5) The Washington Ballet’s Nutcracker at the Warner Theatre

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It wouldn’t be the holiday season without a life-size toy going head to head with a giant evil rat in the living room. Now in its 15th year, Washington Ballet’s The Nutcracker is a distinctly D.C. version of the magical Christmas classic. This celebrated production is set in 1882 Georgetown and features George Washington, King George III and other historical figures. The dancing rat soldiers wear British redcoats. How do all those tiny dancers fit underneath Mother Barnum’s skirts? And where can we get a Christmas tree that grows to epic proportions in the middle of the night? Ah, the magic of theater.

6) United States Botanic Garden

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Those of us who can hardly keep a houseplant alive reserve a special sort of awe for the U.S. Botanic Garden. This year’s annual holiday exhibit, Season’s Greenings: All Aboard!, will feature detailed recreations of iconic train stations from around the country — meticulously constructed mostly from living plants! While admiring a horticultural replica of Union Station, see if you can sneak a few pro tips from the green-thumbed staff.    

7) CityCenterDC Shopping

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This open-air retail destination the length of several city blocks makes a convincing case for Santa to shop downtown this season. In addition to a 75-foot holiday tree, the center’s pair of 25-foot light-up reindeer are sure to give Rudolph a case of heart-eyed emoji. And all other cookies may be ruined for the big man after a stop at Momofuku’s Milk Bar. The Dream Closet, a three-block overhead installation, returns this year over Palmer Ally, and CityCenter’s tree officially lights up Nov. 24.

8) The Wharf

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Unless you’re actually sailing aboard one of the entries in the annual Holiday Boat Parade, The Wharf is the place to be to catch the annual marine spectacular on Dec. 1. Eat, shop, ice skate, you name it — the waterfront destination has something for every taste (including a Ben & Jerry’s parlor). To watch the embellished boats go by in style, though, make a reservation at one of the Wharf’s many eateries. Your feet will thank you.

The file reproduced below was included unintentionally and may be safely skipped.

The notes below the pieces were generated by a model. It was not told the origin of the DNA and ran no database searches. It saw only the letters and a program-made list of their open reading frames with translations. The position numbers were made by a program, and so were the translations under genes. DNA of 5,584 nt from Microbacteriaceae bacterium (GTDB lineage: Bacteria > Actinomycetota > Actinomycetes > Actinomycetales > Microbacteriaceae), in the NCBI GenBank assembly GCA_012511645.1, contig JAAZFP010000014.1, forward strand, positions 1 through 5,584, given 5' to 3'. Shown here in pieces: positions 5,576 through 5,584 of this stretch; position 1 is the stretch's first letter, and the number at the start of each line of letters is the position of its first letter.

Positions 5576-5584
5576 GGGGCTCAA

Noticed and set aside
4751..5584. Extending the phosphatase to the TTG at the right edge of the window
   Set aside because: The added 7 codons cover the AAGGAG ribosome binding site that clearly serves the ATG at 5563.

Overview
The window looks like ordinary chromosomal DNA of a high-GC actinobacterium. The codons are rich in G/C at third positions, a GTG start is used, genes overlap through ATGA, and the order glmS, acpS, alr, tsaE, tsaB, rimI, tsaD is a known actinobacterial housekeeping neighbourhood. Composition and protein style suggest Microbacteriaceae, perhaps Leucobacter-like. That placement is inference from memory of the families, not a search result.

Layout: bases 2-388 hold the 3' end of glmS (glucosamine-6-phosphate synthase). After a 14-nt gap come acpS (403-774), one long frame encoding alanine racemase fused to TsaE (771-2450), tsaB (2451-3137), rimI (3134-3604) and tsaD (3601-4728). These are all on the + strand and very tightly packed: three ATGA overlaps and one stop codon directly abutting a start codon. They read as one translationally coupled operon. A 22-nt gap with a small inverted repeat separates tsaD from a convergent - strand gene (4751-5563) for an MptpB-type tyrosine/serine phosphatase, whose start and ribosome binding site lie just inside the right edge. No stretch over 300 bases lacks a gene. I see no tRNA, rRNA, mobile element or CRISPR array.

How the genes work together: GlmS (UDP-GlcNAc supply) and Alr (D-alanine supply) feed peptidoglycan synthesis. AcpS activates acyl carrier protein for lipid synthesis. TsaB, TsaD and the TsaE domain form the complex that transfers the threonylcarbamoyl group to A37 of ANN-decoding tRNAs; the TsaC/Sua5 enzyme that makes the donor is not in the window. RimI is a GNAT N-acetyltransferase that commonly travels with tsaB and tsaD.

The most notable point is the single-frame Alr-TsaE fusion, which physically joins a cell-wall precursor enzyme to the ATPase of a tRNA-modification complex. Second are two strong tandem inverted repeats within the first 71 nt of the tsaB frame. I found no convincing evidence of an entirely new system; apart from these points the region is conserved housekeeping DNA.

9) Downtown Holiday Market

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Back for its 13th year, the Downtown Holiday Market continues to be the most efficient place to shop for tough-to-peg party hosts and office secret Santas. Showcasing 58 booths at any given time (and 150 over the course of the season), it’s an ideal one-stop-shop for anyone with a list that needs checking off and a love for supporting indie local vendors. Thrill-seeking procrastinators, consider this your incentive: The market runs through Dec. 23.

10) No Spectators: The Art of Burning Man

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A week in the desert without running water is… not for everyone. But even diehard Burners have to admit that perusing ‘No Spectators: The Art of Burning Man’ with the option to use an actual restroom is a definite win. On display at Smithsonian’s Renwick Gallery through Jan. 21, the exhibit includes Foldhous Art Collective’s towering translucent mushroom caps, each equipped with approximately 1,600 serial-addressed LED lights. In addition to being free to enjoy, these ’shrooms also breathe and grow. Trippy!